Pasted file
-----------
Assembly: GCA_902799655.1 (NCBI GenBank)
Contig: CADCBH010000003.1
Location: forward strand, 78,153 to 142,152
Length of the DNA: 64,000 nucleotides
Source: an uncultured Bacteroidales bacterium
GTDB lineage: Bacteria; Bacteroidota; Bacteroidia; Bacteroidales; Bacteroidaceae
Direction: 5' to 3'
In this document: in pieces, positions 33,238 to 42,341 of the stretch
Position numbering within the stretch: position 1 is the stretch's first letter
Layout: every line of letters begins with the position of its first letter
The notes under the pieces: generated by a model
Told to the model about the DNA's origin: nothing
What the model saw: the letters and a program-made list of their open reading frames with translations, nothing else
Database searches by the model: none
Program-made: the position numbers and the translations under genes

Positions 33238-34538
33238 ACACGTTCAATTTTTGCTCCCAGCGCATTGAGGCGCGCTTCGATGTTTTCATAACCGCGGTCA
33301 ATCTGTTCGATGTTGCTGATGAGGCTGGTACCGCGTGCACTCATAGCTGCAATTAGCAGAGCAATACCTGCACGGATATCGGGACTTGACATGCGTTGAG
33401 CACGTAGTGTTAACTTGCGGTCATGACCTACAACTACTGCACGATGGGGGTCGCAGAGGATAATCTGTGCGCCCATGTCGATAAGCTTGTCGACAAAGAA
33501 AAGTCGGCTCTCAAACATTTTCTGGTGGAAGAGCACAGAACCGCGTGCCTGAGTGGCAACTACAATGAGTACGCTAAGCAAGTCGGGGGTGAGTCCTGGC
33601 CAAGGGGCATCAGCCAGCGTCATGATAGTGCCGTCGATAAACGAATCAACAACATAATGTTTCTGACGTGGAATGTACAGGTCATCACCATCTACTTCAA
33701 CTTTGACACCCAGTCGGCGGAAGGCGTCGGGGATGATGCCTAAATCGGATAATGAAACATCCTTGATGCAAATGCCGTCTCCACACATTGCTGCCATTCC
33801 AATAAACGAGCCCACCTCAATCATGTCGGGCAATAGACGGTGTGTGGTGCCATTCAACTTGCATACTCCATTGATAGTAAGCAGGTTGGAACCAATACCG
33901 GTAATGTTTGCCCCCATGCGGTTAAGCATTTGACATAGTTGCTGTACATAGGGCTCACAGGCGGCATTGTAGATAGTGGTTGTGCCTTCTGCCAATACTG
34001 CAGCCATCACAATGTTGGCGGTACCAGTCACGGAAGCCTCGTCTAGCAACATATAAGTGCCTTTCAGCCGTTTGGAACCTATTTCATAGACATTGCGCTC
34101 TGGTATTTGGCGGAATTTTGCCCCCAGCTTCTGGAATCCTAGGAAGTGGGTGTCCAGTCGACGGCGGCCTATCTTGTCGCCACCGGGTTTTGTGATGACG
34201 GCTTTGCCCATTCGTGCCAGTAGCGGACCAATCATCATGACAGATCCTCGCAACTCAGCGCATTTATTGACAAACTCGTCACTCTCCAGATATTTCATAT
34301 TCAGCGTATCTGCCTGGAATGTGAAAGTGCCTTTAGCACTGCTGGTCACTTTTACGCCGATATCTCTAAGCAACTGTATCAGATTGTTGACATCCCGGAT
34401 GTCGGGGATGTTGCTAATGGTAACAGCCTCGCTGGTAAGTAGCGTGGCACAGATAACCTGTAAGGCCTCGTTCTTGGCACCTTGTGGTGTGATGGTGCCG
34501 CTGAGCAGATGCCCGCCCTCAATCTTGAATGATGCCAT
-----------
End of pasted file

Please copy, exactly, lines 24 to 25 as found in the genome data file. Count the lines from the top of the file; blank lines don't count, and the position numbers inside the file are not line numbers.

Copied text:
33901 GTAATGTTTGCCCCCATGCGGTTAAGCATTTGACATAGTTGCTGTACATAGGGCTCACAGGCGGCATTGTAGATAGTGGTTGTGCCTTCTGCCAATACTG
34001 CAGCCATCACAATGTTGGCGGTACCAGTCACGGAAGCCTCGTCTAGCAACATATAAGTGCCTTTCAGCCGTTTGGAACCTATTTCATAGACATTGCGCTC